Special Care Makes Gardening Easier for Seniors

May 12, 2014
Make gardening even more meaningful for senior loved ones.

Make gardening even more meaningful for senior loved ones.

Now that spring is here at last, you may find that by taking a little extra care, you can make the new gardening season especially meaningful for the senior in your life with a green thumb – or with just a plain old fondness for being outdoors.

Gardening has long been a popular pastime for seniors, and why not? It’s an excellent way to stay physically active, get some fresh air, and end up with some lovely flowers for the bedside or vegetables for the dinner table. Of course, for many seniors there are challenges associated with gardening; however, a little special care on the caregiver’s part can help to make gardening a more rewarding and stimulating experience.

Here are a few tips to consider:

  • Eliminate bending and stooping. There’s no way of getting around it: gardening is going to involve some amount of bending over; however, it doesn’t have to be an extreme amount. If possible, utilize raised garden beds for the gardening areas that are most important to your senior loved ones. You may want to purchase platforms from a garden supply center, or consider putting some together from various odds and ends. Most of the time, a height of one to two feet off the ground is ideal, but you can easily modify this height to meet the needs of the individual in question. If platforms for entire beds are difficult, consider putting some tall plants in large pots and perhaps putting smaller potted plants on shelves or platforms.
  • Provide appropriate seating. After establishing the heights of your beds, whether raised or not, find stools or other appropriate seating equipment that will provide the right kind of support for your senior gardener. Determine whether a seat that has wheels or rollers is a good idea; wheels make it easier to move from place to place, but some seniors might need more solid support.
  • Provide support for aching knees. Make gardening easier for those seniors capable of kneeling by getting knee pads or padded strips on which they can kneel.
  • Make tools easier to see and handle. Many seniors find it easier to get a grip on tools that have fat, padded or rubber handles rather than skinny or metal handles that may be somewhat slippery. In addition, older eyes may have an easier time picking out tools that are painted in bright colors or decorated with bright tape, rather than those that sport a traditional chrome of black look.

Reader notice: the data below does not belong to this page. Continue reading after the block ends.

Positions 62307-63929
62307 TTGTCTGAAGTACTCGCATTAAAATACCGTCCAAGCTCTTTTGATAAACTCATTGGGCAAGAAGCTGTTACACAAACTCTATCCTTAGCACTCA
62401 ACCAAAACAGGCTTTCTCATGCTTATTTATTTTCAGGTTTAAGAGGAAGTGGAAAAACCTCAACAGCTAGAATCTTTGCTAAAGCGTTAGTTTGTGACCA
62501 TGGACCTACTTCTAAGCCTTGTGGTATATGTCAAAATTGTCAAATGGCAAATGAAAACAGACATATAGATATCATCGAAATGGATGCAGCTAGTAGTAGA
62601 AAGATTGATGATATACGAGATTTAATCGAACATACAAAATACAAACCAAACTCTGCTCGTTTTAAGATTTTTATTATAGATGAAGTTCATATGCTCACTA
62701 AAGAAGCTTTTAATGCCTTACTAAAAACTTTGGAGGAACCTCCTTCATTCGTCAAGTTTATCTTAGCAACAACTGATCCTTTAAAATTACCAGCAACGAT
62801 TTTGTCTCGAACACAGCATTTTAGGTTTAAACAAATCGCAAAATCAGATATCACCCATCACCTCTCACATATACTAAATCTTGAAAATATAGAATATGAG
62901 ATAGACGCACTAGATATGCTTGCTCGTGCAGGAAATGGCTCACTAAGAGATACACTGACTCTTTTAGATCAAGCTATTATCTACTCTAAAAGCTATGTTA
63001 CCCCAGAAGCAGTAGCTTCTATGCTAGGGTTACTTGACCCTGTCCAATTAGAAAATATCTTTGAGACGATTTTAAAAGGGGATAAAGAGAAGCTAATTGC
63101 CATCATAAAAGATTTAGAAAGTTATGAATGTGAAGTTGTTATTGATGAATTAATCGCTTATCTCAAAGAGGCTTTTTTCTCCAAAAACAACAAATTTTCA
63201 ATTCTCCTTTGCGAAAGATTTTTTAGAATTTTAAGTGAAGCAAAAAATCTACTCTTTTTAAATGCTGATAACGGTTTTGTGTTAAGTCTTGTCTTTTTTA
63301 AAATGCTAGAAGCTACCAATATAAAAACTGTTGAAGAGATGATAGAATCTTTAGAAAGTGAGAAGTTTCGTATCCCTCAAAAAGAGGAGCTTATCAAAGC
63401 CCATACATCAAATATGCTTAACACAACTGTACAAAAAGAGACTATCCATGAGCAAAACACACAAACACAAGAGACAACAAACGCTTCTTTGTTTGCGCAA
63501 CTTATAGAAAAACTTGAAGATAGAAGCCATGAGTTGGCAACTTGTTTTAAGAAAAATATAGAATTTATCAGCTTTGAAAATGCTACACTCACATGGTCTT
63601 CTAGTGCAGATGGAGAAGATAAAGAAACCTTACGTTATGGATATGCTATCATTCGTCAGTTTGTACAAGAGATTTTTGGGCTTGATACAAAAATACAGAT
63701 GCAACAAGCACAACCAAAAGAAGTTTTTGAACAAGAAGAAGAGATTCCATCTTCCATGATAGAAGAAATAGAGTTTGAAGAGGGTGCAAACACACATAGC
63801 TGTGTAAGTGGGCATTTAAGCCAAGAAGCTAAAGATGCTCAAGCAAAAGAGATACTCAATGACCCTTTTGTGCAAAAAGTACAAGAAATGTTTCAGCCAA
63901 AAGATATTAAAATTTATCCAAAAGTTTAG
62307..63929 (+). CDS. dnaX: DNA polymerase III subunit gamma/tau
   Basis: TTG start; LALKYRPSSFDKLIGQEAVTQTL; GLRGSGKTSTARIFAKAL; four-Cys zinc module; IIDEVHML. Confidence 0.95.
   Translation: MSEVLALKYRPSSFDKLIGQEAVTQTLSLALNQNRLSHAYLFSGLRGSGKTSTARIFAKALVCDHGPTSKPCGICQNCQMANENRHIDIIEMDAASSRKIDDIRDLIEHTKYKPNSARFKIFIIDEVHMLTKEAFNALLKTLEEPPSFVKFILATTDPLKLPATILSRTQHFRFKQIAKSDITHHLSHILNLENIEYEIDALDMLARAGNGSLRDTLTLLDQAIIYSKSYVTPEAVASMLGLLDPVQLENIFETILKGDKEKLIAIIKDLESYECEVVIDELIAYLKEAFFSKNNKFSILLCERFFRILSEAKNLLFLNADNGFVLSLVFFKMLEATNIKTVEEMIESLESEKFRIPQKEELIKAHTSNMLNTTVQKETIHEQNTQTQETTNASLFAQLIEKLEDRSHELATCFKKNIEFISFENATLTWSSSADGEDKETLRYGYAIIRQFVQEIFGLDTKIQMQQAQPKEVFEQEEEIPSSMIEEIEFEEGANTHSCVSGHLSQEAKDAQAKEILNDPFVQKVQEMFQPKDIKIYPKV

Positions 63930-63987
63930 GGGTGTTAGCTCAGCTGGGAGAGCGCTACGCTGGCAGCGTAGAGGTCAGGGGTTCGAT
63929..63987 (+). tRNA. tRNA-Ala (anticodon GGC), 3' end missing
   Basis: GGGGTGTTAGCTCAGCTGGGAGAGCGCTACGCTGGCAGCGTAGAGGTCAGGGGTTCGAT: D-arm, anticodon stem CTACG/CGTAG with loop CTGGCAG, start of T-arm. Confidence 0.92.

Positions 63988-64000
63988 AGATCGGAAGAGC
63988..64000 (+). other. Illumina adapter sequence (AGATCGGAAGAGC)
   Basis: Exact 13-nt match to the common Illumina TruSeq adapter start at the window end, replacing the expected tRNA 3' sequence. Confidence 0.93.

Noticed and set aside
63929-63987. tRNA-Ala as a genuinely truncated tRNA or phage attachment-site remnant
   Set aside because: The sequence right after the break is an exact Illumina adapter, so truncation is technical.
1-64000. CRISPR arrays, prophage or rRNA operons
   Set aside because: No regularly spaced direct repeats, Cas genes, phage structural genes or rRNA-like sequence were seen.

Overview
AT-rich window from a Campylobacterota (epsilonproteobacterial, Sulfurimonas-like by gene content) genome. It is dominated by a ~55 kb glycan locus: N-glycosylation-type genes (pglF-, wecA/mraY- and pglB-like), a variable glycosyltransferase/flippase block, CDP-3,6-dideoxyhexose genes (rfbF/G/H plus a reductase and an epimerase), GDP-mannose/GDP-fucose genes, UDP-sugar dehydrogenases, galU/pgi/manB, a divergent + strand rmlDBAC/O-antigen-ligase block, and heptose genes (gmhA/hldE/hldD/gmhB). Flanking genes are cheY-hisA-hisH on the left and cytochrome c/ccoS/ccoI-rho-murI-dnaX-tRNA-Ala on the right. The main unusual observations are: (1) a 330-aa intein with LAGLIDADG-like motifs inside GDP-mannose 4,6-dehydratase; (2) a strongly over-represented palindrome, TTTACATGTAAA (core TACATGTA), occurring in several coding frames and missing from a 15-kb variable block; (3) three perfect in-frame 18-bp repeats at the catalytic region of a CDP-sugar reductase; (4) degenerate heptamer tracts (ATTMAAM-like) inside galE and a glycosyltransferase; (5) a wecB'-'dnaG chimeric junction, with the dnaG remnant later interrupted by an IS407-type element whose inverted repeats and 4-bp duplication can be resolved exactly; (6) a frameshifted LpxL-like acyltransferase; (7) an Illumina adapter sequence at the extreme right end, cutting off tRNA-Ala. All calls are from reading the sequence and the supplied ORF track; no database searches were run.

• Keep paths clear. Remove tools or kids’ toys from garden paths. Roll up hoses so that no one trips over them.
  • Designate special areas for the tools for the senior gardener. These areas should be as close to the actual gardening areas as possible. Consider the height at which tools will need to be stored for easiest access.

With a little special care, spring and summer gardening can be highly rewarding for seniors – and for all others that help them in the garden!

Enhanced by Zemanta

Writer, Craig Butler

Craig Butler has been writing on a wide range of topics for more than fifteen years. As the National Communications Director for the Cooley's Anemia Foundation, Craig regularly writes on a range of health and medical topics. Among the many projects he has written for the Foundation is the Cooley's Anemia Storybook, a collection of original short stories for children with the blood disorder Cooley's Anemia. His freelance work has ranged from reviewing moves and CDs to creating entertainment-related stories about baldness, to creating text for comic strips. Craig looks forward to having a dialogue with you about senior care and issues of concern.

Leave a Reply

Your email address will not be published. Required fields are marked *


"We are very fortunate to have the opportunity to work with some of Fairfax County's most special people, our CAREGivers."

7058 Columbia Pike Annandale, VA 22003 703.750.6644